Mazda MX-5 RF review
For those who want a quieter cabin, the Mazda MX-5 RF makes a fine choice, although many will find the cheaper cloth-roofed car perfectly adequate
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The Mazda MX-5 is available in two forms: either the more popular cloth-roofed version, or this folding metal-roof Mazda MX-5 RF model. The latter is designed to offer a quieter cabin at high speeds and a slightly different look on the outside.
Inside, the Mazda MX-5 RF looks and feels suitably high quality. The top and mid section of the dash is made of soft, textured plastic and even the lower section doesn’t feel too scratchy. The switches and rotary dials for the climate controls all feel nicely damped too. Little details such as the satin-chrome air vents surrounds are also a nice touch.
SE-L Nav+ trim comes with cloth seats, but for a more premium experience Sport Nav+ and GT Nav+ car’s get their seats covered in leather instead.
Mazda’s infotainment system is amongst the best on sale. It consists of a 7.0-inch screen, which can be operated either by touch or via a rotary controller and menu shortcut buttons located between the front seats. Also included is DAB radio, Bluetooth and sat-nav, and Mazda dealers can add Apple CarPlay and Android Auto capability as an optional extra.
Having both dial and touch operation means it’s simple to use when stationary or driving, and thanks to a clear menu structure and large on screen icons you can use it confidently on the move.
The Mazda MX-5 RF is a strict two-seater, but even tall adults will find plenty of room to stretch their legs and space above their heads when the MX-5’s roof is closed. Shoulder room is more modest, but there’s enough to feel comfortable.
Importantly, the driver gets a great driving position, now improved by the recent addition of steering wheel adjustment towards and away from the driver as well as up and down. The Mazda MX-5’s seats are relatively thin to save weight but are widely adjustable and hold you in place well through corners. It’s a shame that lumbar adjustment doesn’t feature, mind you.
The boot is generous enough, with 130 litres of space beneath a flip-up boot lid at the rear of the car. Inside you’ll fit two carry on cases plus some extra soft items such as coats, but not a lot more. Certainly not a set of golf clubs or a pushchair.
There’s an automatic gearbox option, but unless you can’t live without it, the standard six-speed manual is fantastic and more in-keeping with the Mazda MX-5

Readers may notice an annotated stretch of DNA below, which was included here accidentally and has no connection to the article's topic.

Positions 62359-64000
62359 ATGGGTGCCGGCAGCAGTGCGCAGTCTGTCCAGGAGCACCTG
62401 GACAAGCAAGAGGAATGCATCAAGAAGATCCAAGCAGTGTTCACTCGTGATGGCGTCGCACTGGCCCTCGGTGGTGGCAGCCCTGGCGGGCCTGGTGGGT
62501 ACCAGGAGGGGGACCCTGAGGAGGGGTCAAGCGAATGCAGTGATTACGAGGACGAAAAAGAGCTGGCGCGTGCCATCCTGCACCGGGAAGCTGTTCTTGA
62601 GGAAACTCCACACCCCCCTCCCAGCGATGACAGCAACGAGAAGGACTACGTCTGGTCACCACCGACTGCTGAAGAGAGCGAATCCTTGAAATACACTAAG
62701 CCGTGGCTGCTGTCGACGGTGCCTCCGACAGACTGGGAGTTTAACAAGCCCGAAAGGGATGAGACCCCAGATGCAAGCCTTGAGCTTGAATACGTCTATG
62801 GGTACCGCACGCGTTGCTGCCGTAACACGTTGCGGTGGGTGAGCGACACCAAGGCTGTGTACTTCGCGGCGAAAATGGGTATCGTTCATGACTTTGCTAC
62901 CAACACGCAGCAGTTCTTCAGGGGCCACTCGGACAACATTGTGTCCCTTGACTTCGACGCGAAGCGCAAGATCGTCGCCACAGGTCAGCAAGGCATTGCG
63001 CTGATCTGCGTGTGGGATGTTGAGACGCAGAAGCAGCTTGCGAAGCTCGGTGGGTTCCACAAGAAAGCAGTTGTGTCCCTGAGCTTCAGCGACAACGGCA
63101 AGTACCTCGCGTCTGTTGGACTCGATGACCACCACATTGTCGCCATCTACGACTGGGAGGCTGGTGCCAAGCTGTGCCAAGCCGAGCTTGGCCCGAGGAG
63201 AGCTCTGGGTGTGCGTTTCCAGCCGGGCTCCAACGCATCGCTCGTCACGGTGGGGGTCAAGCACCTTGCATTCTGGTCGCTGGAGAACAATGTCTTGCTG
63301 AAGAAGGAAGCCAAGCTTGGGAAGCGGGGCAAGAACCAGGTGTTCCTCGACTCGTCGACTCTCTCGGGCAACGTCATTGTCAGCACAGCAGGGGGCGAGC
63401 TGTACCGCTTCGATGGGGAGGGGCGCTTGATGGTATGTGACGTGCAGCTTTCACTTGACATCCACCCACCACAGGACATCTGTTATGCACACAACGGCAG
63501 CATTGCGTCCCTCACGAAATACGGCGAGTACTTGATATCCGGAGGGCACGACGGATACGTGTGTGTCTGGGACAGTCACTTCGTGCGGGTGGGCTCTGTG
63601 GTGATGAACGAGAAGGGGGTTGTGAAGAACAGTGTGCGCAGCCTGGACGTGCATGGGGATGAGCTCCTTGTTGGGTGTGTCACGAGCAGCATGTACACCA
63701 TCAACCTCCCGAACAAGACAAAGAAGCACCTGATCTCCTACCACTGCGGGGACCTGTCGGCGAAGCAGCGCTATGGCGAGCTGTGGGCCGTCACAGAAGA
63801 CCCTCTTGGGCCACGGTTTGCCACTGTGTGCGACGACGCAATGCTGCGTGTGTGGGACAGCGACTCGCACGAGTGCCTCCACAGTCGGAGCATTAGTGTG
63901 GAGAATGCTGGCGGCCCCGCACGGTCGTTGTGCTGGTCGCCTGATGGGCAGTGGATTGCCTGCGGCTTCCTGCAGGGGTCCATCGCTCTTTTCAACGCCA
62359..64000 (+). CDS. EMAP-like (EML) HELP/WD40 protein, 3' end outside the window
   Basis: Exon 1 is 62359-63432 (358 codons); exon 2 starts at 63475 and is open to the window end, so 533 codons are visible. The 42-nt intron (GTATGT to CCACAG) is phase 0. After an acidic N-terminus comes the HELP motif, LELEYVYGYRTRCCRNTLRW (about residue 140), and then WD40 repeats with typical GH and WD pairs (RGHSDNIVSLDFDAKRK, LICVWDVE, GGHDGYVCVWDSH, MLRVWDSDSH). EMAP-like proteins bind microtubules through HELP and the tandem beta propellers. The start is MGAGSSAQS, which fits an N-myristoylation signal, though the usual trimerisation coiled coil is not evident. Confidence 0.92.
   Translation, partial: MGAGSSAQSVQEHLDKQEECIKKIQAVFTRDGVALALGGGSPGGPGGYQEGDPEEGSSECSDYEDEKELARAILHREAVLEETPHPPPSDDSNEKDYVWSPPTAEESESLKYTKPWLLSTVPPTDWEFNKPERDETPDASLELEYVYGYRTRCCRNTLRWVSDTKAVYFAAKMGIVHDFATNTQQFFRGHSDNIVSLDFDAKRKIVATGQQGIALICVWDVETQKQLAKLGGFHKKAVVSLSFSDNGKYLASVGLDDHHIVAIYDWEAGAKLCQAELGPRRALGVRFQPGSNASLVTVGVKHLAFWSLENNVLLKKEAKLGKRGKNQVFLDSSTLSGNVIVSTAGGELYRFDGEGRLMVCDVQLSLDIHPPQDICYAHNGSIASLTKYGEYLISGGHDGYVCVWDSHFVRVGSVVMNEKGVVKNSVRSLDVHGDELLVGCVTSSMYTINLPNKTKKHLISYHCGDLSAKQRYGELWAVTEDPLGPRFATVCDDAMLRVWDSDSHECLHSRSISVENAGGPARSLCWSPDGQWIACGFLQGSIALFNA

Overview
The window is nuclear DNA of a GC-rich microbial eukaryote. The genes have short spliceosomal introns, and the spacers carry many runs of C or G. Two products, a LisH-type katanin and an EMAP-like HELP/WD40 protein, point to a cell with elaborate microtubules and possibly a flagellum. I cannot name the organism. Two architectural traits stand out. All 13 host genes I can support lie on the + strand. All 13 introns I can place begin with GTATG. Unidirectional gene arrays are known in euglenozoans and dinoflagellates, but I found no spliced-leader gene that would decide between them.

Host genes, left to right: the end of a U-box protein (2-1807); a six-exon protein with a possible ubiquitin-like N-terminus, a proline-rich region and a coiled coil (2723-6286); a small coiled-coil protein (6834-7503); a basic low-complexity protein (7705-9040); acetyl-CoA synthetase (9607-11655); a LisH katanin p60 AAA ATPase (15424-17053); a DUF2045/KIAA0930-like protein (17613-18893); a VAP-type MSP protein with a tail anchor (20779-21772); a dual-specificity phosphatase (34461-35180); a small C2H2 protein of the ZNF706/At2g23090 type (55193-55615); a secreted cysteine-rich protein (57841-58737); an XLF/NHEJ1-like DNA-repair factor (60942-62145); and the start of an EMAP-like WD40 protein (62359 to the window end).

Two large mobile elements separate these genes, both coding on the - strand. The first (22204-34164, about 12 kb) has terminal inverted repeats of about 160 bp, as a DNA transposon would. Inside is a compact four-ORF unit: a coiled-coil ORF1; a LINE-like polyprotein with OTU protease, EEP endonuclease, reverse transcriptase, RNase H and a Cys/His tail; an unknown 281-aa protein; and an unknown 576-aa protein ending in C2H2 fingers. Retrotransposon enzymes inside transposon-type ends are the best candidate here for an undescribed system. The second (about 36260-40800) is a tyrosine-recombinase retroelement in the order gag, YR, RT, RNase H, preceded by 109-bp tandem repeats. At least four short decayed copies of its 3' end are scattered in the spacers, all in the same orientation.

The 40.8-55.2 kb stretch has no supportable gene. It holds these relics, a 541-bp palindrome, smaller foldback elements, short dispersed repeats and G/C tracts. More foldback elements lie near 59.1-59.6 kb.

You have the choice of two engines – there’s a four-cylinder, 132hp 1.5-litre unit or a 184hp 2.0-litre engine powers the top-of-the-range models. The 1.5’s power output may sound very modest for a modern sports car, but in such a light car it still offers sprightly performance.
You really notice the 2.0-litre’s extra power and torque out on the road (it’s nearly two seconds quicker to 62mph in a sprint than the 1.5), and it’ll pull itself more readily from slower corners in higher gears, feeling noticeably stronger up at high revs – where it’s equally happy to be.
Whichever engine you go for, the Mazda MX-5’s manual gearshift is brilliant, offering short, light and positive shifts. There’s the option of a six-speed automatic gearbox, but it isn’t worth it unless absolutely necessary because you’ll want to be as involved in the driving as possible when it’s this good.
Both engines are impressively frugal given the MX-5’s sporting intent – the 1.5 offering an official combined figure of around 45mpg and the 2.0 not much worse at 41mpg. In both cars, achieving an mpg figure in the high 30s is easy stuff in the real world.
Although the Mazda MX-5 RF weighs slightly more than the standard car, there’s very little between them in how they feel to drive. The MX-5’s steering is now an electrically assisted setup but it’s still really good, being quick but feeling naturally weighted, and communicating the necessary information to give the driver confidence.
Unlike the 1.5, the 2.0 model comes a limited slip differential for better deployment of power through corners, while Sport Nav+ models get stiffer sports suspension. As such, the 1.5 rolls a little more as it barrels through bends, but never to the extent that it detriments the driving experience.
The 2.0-litre cars are slightly more efficient at getting its power down to the road out of slow bends, while Sport Nav+ models stay a little more upright through tight bends, but don’t suffer an overly-harsh ride. In fact, although the 1.5 is ultimately the softer, more comfortable choice, both models are exceptionally comfortable across potted Tarmac given how agile they feel..
Roof-up, the Mazda MX-5 RF is quieter on the move than its cloth-roofed stablemate, while with it down the two passengers onboard are well sheltered from buffeting, even at 70mph. Putting the roof down in the cloth-roof car requires unclipping it at the top of the windscreen and simply pushing it back behind you until it locks down with a click. In the RF, you simply flick a switch on the dashboard – much easier.
In terms of safety, the Mazda MX-5 scored four stars from five in Euro NCAP’s crash tests which isn’t bad for such a small car. That said, the tests were carried out in 2015 and have become more stringent these days.
It’s disappointing, too, that automatic emergency city braking only comes as standard from Sport Nav+ trim an up, while a safety pack has to be added to get blind spot monitoring, adaptive headlights and rear cross traffic alert. This pack comes as standard on GT Sport Nav+ cars, but once again isn’t available on the two lower trim levels at all.